Motion (extra steps taken by employees because of inefficient layout)
Motion waste is very much related to movement such as walking, transfer, travelling and even lifting, which can cause an additional cost for an organization. This waste happens when there is no standard operating procedure in an organization and there's poor internal related department design.
In addition, some organization for instance shipping industry whom are abide and govern by safety regulatory like Occupational Safety and Health Administration (OSHA) facing problem with motion waste.  They need to analyze and redesign their excessive containers or job motion in order to improve and reduce the waste. Any motion is considering a waste when it interrupts an organization production process flow and increases the production time. Hence, any error in motion waste can cause injury which eventually leads to cost.
Motion waste also can be calculated by movement of "man". Example, waste motion occurs when individuals move more than is necessary for the process to be completed. An employee walking from the 1st floor (where he is sited) to the fifth floor just to fax 1 document, this will take time also effect the employee productivity time. Another example, an employee is taking longer time to look for goods in the storage warehouse because there is no proper item storage code is implemented. This leads to motion waste.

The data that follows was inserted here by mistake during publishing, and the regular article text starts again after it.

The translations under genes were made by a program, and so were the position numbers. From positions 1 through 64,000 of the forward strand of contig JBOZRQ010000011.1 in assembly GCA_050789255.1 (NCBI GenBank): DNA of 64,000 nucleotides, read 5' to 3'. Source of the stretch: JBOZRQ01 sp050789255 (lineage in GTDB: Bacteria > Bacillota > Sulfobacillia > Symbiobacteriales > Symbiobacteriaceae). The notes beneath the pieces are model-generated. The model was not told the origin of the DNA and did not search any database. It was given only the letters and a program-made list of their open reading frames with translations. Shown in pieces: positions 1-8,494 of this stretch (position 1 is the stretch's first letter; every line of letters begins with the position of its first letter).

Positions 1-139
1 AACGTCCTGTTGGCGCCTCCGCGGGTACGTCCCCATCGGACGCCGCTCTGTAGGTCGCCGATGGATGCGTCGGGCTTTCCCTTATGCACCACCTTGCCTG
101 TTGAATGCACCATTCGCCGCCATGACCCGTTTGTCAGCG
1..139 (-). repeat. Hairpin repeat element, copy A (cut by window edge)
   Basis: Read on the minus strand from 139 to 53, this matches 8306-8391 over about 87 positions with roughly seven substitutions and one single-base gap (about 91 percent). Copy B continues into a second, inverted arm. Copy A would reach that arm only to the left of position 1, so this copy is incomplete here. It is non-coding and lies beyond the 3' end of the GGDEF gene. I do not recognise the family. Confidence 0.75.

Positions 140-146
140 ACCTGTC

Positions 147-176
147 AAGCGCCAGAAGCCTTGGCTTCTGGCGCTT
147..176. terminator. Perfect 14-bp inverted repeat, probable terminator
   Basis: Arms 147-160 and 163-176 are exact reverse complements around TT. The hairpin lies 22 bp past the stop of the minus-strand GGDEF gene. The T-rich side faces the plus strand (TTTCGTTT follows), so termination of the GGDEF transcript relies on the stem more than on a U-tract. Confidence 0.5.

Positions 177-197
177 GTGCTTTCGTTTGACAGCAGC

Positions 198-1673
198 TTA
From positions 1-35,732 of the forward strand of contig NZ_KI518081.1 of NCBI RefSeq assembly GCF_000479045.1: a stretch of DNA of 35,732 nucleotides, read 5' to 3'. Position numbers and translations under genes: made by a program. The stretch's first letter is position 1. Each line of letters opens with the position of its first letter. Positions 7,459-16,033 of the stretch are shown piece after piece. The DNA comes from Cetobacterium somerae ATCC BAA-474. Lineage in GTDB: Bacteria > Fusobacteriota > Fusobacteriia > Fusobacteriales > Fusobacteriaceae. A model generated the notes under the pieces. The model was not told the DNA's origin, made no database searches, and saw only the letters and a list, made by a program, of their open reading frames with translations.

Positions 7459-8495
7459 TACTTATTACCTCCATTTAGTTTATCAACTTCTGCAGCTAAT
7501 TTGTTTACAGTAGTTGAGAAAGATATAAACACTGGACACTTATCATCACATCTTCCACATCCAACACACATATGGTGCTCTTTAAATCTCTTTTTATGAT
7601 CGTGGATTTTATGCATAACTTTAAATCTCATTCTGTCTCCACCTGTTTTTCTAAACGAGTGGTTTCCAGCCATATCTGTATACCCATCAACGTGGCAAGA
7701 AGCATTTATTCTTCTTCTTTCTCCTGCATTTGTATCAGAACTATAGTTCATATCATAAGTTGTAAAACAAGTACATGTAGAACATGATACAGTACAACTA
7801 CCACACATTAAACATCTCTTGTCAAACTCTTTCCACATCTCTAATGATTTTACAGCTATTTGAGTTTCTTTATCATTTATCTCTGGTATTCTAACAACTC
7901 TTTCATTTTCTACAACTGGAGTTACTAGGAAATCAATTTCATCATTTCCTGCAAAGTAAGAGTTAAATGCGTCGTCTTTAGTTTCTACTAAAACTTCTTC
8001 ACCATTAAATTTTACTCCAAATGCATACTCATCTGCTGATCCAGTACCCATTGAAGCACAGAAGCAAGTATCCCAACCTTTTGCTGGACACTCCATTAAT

Waiting (periods of inactivity)
On every occasion when a finish goods or product sits ideal, the muda of waiting occurs. The cause of a product being put on waiting is mainly due to a shortages & unreliable supply chain happens. Downtime and breakdown in that particular product or an organization also can cause waste in waiting.
The waste of waiting manifests itself in many ways. A bottleneck in a process causes the waste of idle time in the next process step and backups in the previous process step. Goldratt (Theory of Constraints) has stated many times that one hour lost in a bottleneck process is one hour lost to the entire factory's output, which can never be recovered. Linking work processes together so that one feeds directly into the next can dramatically reduce waiting. Long checkout times also cause the waste of waiting for the customer. Labor cost, lost customers, and expediting are examples of increases in costs associated with waiting. Typically more than 99% of a product's life in traditional batch and queue manufacture will be spent waiting to be processed.